Essay Discrimination Toward Obese Individuals

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I felt the eye of judgment piercing through me as I entered the plane. I could hear people whispering and giggling. While scanning the rows to find my assigned seat, I could see the looks of concern from those who thought I might sit by them. The clicking sounds of seat belt buckles almost sent me into a panic. I was dreading asking the flight attendant for a lap belt extension, or worse, having it offered without asking. Words were not necessary to feel the intensity of mass criticism. To make matters worse, it was a hot day, and my clothes were sticking to my body, outlining my multiple layers of over-indulgence. I was overheating and could taste salty beads of sweat trickling down my face. As an overweight kid, I have felt this…show more content…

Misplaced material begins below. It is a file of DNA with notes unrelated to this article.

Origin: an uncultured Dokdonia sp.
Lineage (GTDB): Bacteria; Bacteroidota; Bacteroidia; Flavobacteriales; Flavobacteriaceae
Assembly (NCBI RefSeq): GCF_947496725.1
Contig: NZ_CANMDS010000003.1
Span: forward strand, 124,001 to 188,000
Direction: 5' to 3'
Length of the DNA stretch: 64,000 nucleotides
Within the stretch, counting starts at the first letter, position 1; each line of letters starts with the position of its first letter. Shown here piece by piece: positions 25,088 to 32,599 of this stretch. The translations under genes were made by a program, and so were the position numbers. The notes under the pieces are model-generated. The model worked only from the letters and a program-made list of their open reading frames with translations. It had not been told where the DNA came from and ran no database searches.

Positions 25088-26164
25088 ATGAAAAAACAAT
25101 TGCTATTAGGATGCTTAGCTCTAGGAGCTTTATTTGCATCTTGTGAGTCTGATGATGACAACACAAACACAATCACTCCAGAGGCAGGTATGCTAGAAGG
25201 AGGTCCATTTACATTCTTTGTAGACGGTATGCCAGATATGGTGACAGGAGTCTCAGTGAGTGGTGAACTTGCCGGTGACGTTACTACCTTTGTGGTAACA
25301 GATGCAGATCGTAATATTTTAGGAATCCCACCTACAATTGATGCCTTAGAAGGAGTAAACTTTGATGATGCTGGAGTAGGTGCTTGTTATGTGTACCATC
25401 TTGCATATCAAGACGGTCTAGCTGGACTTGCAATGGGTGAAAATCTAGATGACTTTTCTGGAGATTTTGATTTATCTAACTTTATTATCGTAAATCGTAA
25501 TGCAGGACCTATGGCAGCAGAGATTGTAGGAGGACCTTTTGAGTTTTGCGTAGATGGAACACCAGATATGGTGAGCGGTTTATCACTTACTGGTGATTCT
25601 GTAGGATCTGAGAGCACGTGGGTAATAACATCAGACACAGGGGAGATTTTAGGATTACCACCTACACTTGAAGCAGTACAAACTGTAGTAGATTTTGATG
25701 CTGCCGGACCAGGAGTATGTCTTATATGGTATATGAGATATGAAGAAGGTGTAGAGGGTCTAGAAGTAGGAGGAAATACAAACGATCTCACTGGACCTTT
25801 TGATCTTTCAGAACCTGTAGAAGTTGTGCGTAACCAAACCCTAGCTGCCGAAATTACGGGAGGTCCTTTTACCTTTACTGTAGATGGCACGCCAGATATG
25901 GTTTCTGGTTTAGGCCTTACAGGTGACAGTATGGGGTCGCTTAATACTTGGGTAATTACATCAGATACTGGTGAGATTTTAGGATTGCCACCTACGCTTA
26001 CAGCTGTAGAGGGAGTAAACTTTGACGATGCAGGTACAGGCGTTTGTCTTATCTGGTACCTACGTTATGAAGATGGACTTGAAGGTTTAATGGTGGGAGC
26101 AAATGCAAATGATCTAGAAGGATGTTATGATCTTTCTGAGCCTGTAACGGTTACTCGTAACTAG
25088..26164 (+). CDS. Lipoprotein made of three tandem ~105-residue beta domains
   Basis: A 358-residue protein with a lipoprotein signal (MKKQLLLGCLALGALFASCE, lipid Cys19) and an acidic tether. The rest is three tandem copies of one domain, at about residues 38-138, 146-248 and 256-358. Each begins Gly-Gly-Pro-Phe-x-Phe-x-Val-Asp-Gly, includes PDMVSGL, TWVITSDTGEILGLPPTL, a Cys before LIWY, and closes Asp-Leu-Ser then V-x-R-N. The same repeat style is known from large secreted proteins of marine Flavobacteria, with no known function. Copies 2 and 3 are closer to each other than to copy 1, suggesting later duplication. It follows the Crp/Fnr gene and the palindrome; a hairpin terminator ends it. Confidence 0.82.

With the first bite, a floodgate of emotion opens and it is likely that a food binge may occur. Binging is usually an attempt to stuff hurtful feelings back inside. A gorging session is like the alcoholic or drug addict who feels bad about themselves for getting high or drunk, but returns to the very same substance to feel better. While alone, the large person enjoys food, but in public, they feel they have to justify each bite. Weight discrimination feels as bad as racial or religious persecution, but is not considered a protected class under the Americans with Disabilities Act. Rebecca Puhl, research scientist and lead author at Yale University states, “These results show the need to treat weight discrimination as a legitimate form of prejudice, comparable to other characteristics like race or gender that already receive legal protection”. Puhl’s co-author, Tatiana Andreyava , also of Yale, indicates that weight bias is more widespread than other well known types of discrimination. “However, despite its high prevalence, it continues to remain socially acceptable” (Obesity 2009). Portly people may also have difficulty in the workplace. Heavy people may be considered a risk due to obesity related disease. Roehling and Reese (2002) believe that fat people have been perceived by employers as a burden when it comes to providing health care insurance. Some companies have chastised employees for their
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